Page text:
Tsuyoshi Nishioka Will Improve in 2012


.226/.278/.249 – Player A

.226/.267/.276 – Player B

One of these slash lines represents Tsuyoshi Nishioka‘s slash line in his first year in Major League Baseball.  Nishioka only played 68 games in 2011, partially because he suffered a broken leg early in the season and missed significant playing time, and partially because he was so ineffective and the Twins were so far out of contention that they spent the last part of the season exploring Trevor Plouffe‘s future at short stop (which is over, as Plouffe is going to be considered strictly for OF duties going forward).  The other slash line is the first year stats of a former Minnesota Twins short stop who went on to an 11 year MLB career and became a two time All-Star.

Nishioka is Player A.  In four years in the Japan Pacific League (JPPL) Nishioka owned a career slash of .304/.379./.443.  His mystery counterpart has a career Minor League slash of just .278/.314/.356.  Both players struggled mightily in the first year of service.  The other player, Player B, which you’ve probably already identified as Christian Guzman, had turned himself around offensively by this third year in the league and was at least a league average short stop for most of his next eight years in the league.

Guzman, like Nishioka, had to adjust to living in a new country, and speaking a new language, in addition to learning the nuances of baseball played at a higher level.  Guzman had three years in Minor League Baseball to adjust to an American style of baseball and to learn to speak the English language, while enjoying the benefit of being around other ball players with similar circumstances from similar background.

Conversely, Nishioka had four weeks of Spring Training to adjust to a new country, a new style of play, and a new language.  He moved half way around the world and during the 2011 season he and his wife had their first child.  Outside of the baseball world Nishioka was dealing with a tremendous amount of change.  On the baseball diamond, Nishioka was dealing with tremendous pressure and expectations, not only from the Minnesota Twins and their fans, but from millions of fans from the JPPL, who thought Nishioka might be the next Japanese import to make a big impact in Major League Baseball.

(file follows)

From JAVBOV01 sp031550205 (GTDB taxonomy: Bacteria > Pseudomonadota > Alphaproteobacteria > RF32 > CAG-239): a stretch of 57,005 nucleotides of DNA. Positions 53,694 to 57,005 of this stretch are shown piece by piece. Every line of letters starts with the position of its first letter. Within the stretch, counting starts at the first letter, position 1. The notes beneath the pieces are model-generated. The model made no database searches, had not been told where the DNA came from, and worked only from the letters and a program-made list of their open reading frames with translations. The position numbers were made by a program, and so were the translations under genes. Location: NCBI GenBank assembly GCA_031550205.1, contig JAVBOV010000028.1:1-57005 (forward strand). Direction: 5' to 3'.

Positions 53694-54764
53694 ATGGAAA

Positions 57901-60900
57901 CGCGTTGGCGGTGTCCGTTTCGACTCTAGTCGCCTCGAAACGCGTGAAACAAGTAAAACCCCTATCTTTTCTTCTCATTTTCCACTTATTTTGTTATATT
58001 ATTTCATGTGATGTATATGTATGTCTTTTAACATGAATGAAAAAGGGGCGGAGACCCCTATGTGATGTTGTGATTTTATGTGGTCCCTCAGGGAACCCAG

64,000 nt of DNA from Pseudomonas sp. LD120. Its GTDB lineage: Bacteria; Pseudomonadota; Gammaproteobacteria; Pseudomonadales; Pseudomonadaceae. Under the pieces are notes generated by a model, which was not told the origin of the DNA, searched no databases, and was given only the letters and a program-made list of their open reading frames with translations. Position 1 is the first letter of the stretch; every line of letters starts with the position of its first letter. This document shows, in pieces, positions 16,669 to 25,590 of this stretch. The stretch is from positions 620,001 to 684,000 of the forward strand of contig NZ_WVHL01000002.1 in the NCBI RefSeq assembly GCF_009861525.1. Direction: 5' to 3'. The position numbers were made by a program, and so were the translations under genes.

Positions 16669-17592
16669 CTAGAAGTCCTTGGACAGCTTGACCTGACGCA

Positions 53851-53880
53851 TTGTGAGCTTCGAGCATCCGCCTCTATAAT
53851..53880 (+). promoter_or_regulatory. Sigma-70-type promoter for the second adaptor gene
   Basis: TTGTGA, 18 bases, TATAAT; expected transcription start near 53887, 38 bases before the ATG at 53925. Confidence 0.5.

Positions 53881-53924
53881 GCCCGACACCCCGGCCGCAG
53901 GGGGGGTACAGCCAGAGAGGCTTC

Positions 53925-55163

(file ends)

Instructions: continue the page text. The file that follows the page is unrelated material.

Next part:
Things did not work out for Nishioka in 2011.  On top of everything he was dealing with, he suffered a serious injury early in the 2011 season that likely derailed any adjustments he was making on the field and he returned to Minnesota Twins to find a team riddled with injuries and a clubhouse filled with uncertainties surrounding their franchise player, Joe Mauer.

I am not saying that I think Nishioka will become Christian Guzman.  Nishioka doesn’t have the speed that Guzman possessed and he hasn’t displayed the competitiveness and grit that was a trademark of Guzman’s game.  Nishioka will be a better ball player in 2012.  He has a tumultuous year of change behind him and can refocus on playing baseball and focusing on things that will translate into success on the diamond.

As the Twins’ roster stands right now it sounds like Jamey Carroll has been given the starting short stop job and is expected to be an everyday starter there, which leaves Alexia Casilla and Nishioka fighting for playing time at second base (I tend to think that Carroll is a better option at 2B and that Casilla is a better fit at SS.  If Carroll is at 2B then I think Nishi is clearly a downgrade from Casilla at SS and Carroll at 2B).  If Nishioka can push Casilla during Spring Training, I think he has an opportunity to start the season at 2B, or at least win back the confidence of the Twins’ coaching staff and would be the first option off the bench.

A reliable third option in the middle infield will go a long way towards improving the 2012 Minnesota Twins.

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Tags: Christian Guzman Jamey Carroll Joe Mauer Trevor Plouffe Tsuyoshi Nishioka

  • Nate: Legend of the Arctic

    That’s a bold stance, but you’re probably right. Nishioka will be better next year than he was in 2011. Partly because it’s impossible for him to be worse, but partly because he should healthier and more used to the American style of play.

    Still, I think I’d like to see him start the year at Rochester, unless he displays a complete 180 change in Spring Training.